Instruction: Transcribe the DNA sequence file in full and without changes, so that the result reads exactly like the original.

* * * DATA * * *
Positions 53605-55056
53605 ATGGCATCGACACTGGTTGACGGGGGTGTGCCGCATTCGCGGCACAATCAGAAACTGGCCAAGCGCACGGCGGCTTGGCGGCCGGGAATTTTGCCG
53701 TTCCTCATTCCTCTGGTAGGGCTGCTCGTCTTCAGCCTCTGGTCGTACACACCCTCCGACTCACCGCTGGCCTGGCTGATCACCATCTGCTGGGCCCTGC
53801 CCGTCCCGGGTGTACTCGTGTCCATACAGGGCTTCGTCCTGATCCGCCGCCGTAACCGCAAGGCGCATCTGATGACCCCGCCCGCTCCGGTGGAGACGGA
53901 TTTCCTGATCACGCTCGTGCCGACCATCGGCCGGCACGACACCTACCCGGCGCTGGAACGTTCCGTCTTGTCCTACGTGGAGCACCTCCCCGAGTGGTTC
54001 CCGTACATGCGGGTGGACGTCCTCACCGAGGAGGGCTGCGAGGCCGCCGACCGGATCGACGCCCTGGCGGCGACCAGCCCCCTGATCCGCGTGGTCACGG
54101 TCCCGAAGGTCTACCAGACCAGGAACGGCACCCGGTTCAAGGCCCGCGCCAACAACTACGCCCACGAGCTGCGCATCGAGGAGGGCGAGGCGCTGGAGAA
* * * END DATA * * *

Positions 53605-55056
53605 ATGGCATCGACACTGGTTGACGGGGGTGTGCCGCATTCGCGGCACAATCAGAAACTGGCCAAGCGCACGGCGGCTTGGCGGCCGGGAATTTTGCCG
53701 TTCCTCATTCCTCTGGTAGGGCTGCTCGTCTTCAGCCTCTGGTCGTACACACCCTCCGACTCACCGCTGGCCTGGCTGATCACCATCTGCTGGGCCCTGC
53801 CCGTCCCGGGTGTACTCGTGTCCATACAGGGCTTCGTCCTGATCCGCCGCCGTAACCGCAAGGCGCATCTGATGACCCCGCCCGCTCCGGTGGAGACGGA
53901 TTTCCTGATCACGCTCGTGCCGACCATCGGCCGGCACGACACCTACCCGGCGCTGGAACGTTCCGTCTTGTCCTACGTGGAGCACCTCCCCGAGTGGTTC
54001 CCGTACATGCGGGTGGACGTCCTCACCGAGGAGGGCTGCGAGGCCGCCGACCGGATCGACGCCCTGGCGGCGACCAGCCCCCTGATCCGCGTGGTCACGG
54101 TCCCGAAGGTCTACCAGACCAGGAACGGCACCCGGTTCAAGGCCCGCGCCAACAACTACGCCCACGAGCTGCGCATCGAGGAGGGCGAGGCGCTGGAGAA